This is where it gets really prickly for me, so forgive what are obviously some deep scars coming through here. The above points circle around a set of unspoken values we hold as a culture about class. There is an idea that a person who owns a piece of land is somehow superior to one who may work it. The Benevolent Landowner mindset; the idea that a landowner does a farmer a favor when s/he graciously allows them onto his/her land to farm. There is some truth to this—if a person doesn’t have their own land and wants to farm land, then you are doing them a favor by providing them that land. But again, this is where the line between landscaper and farmer is a tough one for me to straddle.
If a person has more land than they want to deal with, then the farmer is absolutely doing them a favor by farming that land and not charging them money for their labor as a landscaper would. Years ago, I calculated the number of hours we spent on our farm plots, divided as it was then between three plots of land. If each of my landowners would have paid a very modest landscaper wage of $25 per hour for the time we spent tending their land, each landowner would have paid $21,000 per year, and we would have made $63,000 per year from the farm without selling a single vegetable. As it was, the farm brought in about $16,000 in revenue that year.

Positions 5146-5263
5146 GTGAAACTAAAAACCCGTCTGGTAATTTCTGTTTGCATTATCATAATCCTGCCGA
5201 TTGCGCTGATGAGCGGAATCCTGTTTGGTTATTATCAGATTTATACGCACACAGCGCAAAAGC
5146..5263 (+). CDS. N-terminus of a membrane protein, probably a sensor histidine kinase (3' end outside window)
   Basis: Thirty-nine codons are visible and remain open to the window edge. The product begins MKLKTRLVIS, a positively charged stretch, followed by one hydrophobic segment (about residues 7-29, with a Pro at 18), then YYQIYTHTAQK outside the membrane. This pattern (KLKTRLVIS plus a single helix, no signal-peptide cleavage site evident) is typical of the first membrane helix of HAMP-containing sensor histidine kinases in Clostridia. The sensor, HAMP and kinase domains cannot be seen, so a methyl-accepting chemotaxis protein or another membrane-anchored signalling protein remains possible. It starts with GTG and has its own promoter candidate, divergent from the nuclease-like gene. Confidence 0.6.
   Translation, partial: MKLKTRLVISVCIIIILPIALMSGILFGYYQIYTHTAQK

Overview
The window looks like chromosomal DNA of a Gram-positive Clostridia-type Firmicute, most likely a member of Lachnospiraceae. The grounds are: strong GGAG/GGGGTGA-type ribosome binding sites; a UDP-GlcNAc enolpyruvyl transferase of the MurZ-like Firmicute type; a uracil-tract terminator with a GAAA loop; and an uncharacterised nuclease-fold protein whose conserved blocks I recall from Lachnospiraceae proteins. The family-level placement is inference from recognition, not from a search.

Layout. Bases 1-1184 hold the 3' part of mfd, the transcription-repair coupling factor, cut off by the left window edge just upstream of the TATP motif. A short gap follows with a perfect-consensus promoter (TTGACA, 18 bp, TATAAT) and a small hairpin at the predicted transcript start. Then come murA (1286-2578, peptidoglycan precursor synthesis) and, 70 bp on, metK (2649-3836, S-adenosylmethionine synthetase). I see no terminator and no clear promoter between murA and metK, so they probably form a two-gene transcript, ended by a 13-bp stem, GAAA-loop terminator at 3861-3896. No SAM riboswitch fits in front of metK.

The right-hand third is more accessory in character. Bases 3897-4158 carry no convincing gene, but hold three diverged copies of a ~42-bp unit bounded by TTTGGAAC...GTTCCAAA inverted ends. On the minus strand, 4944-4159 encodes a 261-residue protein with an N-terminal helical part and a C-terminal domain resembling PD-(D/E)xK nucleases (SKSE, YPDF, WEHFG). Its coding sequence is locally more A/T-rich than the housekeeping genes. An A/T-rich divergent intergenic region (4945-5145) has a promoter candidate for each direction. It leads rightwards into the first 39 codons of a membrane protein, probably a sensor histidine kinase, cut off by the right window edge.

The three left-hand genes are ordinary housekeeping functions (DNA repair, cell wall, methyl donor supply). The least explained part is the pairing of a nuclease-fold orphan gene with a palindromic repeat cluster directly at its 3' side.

Food is tricky. Some argue that access to healthy food should be a human right. More and more of us wake up each day to the idea that we could be growing more food on our land, and that local food will create a strong, resilient community. We can look around our city with new eyes, seeing every vacant patch, every underutilized corner, as having the potential to feed us and our neighbors. How we each navigate the intersections of land ownership and land stewardship will be as varied as we are, but I hope this article can at least help to put some of the issues surrounding it into context, matching the right land owner with the right land steward.